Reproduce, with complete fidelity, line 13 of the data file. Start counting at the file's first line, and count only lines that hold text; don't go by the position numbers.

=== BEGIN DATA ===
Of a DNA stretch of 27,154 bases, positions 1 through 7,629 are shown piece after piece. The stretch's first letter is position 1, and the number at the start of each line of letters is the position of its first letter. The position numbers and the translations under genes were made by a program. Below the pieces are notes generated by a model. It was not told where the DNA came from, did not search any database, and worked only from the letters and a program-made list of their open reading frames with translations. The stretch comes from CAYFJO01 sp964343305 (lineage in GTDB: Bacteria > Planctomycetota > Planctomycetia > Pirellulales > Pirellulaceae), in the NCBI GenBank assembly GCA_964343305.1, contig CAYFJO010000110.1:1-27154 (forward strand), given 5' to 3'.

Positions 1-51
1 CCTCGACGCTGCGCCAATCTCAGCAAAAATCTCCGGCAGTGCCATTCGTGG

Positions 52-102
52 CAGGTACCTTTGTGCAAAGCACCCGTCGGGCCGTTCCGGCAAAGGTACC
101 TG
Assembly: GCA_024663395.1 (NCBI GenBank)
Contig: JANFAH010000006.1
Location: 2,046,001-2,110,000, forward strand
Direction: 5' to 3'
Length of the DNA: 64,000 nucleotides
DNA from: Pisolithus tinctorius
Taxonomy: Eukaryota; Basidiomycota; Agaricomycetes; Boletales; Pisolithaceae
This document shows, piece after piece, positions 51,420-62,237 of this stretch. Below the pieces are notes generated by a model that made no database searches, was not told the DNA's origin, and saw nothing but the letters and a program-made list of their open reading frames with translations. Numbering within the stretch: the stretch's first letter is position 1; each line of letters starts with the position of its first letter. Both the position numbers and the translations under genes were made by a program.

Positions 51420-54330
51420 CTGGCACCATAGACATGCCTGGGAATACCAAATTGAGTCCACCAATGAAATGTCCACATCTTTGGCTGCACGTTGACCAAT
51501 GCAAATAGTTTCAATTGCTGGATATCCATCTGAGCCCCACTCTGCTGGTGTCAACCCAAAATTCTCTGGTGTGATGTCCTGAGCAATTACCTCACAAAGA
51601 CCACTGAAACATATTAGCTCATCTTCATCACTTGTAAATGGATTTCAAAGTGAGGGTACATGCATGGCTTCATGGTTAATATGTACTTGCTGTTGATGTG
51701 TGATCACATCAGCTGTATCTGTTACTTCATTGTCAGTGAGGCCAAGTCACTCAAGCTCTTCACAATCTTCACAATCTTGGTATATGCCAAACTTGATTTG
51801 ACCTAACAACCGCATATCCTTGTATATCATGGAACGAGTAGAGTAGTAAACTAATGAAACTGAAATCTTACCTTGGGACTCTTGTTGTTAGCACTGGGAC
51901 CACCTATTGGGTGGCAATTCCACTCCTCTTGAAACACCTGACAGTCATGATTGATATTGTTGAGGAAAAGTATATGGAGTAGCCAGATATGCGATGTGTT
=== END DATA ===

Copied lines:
Taxonomy: Eukaryota; Basidiomycota; Agaricomycetes; Boletales; Pisolithaceae